Nigeria's loan repayments to Japan were slated to begin in 2018. The Bill & Melinda Gates Foundation agreed to cover the costs after Nigeria met its goal of "achieving more than 80 percent vaccination coverage in at least one round each year in very high risk areas across 80 percent of the country's local government areas," Quartz reports. The loan will be repaid over the next 20 years.

While the Gates Foundation is lending a hand to Nigeria, the Associated Press reports that health officials in Pakistan's eastern Punjab province recently launched a new chapter in the nation's ongoing struggle against the disease. Health workers will engage in a week-long, door-to-door vaccination campaign, though efforts like this are risky due to threats from the Taliban and other militant groups, who view vaccinations as a Western conspiracy and believe they sterilize children. Anti-polio efforts in Pakistan also suffered after the CIA used vaccinations as a cover to get DNA samples from the Bin Laden compound.

[h/t Quartz]

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George Mayerle, U.S. National Library of Medicine // Public Domain
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Design
This 1907 Vision Test Was Designed for People of All Nationalities
George Mayerle, U.S. National Library of Medicine // Public Domain
George Mayerle, U.S. National Library of Medicine // Public Domain

At the turn of the 20th century, San Francisco was a diverse place. In fact, Angel Island Immigration Station, located on an island in the San Francisco Bay, was known as the “Ellis Island of the West,” processing some 300,000 people coming to the U.S. in the early 1900s. George Mayerle, a German optometrist working in the city at the time, encountered this diversity of languages and cultures every day in his practice. So in the 1890s, Mayerle created what was billed as “the only [eye] chart published that can be used by people of any nationality,” as The Public Domain Review alerts us.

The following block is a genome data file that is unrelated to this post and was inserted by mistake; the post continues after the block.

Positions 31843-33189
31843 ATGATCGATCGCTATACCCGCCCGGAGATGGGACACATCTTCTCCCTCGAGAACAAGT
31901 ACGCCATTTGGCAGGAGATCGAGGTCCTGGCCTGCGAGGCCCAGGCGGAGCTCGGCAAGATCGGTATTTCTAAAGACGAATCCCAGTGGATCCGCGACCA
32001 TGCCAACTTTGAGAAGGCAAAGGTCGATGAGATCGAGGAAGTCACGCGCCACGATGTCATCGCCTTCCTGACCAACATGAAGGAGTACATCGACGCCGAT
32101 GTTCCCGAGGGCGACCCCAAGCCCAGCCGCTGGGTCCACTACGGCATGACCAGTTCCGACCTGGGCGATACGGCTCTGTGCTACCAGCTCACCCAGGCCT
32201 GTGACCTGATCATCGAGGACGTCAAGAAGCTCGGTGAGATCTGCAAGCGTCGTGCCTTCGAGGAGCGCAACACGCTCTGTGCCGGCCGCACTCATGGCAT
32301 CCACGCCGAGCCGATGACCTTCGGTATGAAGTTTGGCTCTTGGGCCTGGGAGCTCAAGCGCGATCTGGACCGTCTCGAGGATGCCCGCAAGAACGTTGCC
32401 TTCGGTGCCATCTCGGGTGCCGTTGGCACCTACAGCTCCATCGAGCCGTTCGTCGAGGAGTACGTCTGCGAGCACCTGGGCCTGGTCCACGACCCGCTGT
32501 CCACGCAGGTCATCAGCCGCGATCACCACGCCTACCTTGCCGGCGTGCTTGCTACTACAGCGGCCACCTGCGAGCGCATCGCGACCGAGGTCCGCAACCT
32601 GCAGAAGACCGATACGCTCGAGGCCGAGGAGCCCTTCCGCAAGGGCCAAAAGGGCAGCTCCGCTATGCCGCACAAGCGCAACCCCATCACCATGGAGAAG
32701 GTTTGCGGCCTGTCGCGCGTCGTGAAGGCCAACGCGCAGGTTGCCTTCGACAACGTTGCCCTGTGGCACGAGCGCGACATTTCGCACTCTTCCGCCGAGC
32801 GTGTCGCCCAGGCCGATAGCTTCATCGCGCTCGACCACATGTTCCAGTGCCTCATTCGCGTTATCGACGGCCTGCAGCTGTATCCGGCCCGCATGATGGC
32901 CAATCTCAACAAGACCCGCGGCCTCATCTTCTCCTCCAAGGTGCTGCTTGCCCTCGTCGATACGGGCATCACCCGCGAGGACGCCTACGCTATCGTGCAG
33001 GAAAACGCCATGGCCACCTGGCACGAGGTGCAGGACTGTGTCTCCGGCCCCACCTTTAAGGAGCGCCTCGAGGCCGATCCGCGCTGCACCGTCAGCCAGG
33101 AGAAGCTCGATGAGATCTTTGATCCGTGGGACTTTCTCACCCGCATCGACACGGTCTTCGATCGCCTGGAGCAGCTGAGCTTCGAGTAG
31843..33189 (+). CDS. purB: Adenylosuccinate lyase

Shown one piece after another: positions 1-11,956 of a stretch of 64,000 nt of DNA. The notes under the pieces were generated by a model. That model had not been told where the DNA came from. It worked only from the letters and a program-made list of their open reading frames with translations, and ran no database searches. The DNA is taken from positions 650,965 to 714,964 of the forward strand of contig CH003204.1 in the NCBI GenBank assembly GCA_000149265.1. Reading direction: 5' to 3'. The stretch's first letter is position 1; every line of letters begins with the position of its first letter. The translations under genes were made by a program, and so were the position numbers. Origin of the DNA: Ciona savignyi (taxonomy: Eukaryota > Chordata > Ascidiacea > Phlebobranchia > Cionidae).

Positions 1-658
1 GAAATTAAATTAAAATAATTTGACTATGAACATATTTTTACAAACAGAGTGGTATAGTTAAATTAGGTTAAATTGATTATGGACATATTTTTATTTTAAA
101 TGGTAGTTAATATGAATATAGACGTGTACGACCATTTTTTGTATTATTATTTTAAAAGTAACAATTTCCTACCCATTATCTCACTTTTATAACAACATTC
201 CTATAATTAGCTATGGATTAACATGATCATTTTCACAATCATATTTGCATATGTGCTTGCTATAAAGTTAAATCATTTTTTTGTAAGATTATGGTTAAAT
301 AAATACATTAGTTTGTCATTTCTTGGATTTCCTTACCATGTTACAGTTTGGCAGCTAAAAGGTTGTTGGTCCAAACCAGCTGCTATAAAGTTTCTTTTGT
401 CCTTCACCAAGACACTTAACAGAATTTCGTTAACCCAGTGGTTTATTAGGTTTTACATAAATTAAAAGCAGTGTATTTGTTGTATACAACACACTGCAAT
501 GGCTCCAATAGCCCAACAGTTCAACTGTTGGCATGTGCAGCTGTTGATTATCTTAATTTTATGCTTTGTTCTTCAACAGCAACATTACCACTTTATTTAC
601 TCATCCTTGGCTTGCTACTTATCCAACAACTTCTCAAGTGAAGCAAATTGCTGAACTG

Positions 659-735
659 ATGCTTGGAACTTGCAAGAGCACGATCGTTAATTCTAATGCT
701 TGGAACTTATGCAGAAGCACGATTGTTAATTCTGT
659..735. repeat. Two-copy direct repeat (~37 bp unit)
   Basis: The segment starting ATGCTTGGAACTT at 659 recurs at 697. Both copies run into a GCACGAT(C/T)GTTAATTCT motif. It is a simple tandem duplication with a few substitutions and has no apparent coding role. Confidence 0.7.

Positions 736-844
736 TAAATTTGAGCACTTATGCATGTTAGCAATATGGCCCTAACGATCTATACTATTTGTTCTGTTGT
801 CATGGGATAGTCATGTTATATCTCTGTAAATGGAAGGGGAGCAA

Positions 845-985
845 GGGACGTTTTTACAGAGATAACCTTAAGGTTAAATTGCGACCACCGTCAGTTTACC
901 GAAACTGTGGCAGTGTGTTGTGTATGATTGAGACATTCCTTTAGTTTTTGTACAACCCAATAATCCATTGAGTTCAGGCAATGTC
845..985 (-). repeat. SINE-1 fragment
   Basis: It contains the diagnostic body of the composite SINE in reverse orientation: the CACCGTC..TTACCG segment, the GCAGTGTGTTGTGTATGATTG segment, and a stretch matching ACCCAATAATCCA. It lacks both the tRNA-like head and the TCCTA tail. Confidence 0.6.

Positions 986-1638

Anticipating the difficulty immigrants, like those from China or Russia, would face when trying to read a vision test made solely with Roman letters for English-speaking readers, he designed a test that included multiple scripts. For his patients that were illiterate, he included symbols. It features two different styles of Roman scripts for English-speaking and European readers, and characters in Cyrillic, Hebrew, Japanese, and Chinese scripts as well as drawings of dogs, cats, and eyes designed to test the vision of children and others who couldn't read.

The chart, published in 1907 and measuring 22 inches by 28 inches, was double-sided, featuring black text on a white background on one side and white text on a black background on the other. According to Stephen P. Rice, an American studies professor at Ramapo College of New Jersey, there are other facets of the chart designed to test for a wide range of vision issues, including astigmatism and color vision.

As he explains in the 2012 history of the National Library of Medicine’s collections, Hidden Treasure [PDF], the worldly angle was partly a marketing strategy on Mayerle’s part. (He told fellow optometrists that the design “makes a good impression and convinces the patient of your professional expertness.”)

But that doesn’t make it a less valuable historical object. As Rice writes, “the ‘international’ chart is an artifact of an immigrant nation—produced by a German optician in a polyglot city where West met East (and which was then undergoing massive rebuilding after the 1906 earthquake)—and of a globalizing economy.”

These days, you probably won’t find a doctor who still uses Mayerle’s chart. But some century-old vision tests are still in use today. Shinobu Ishihara’s design for a visual test for colorblindness—those familiar circles filled with colored dots that form numbers in the center—were first sold internationally in 1917, and they remain the most popular way to identify deficiencies in color vision.

[h/t The Public Domain Review]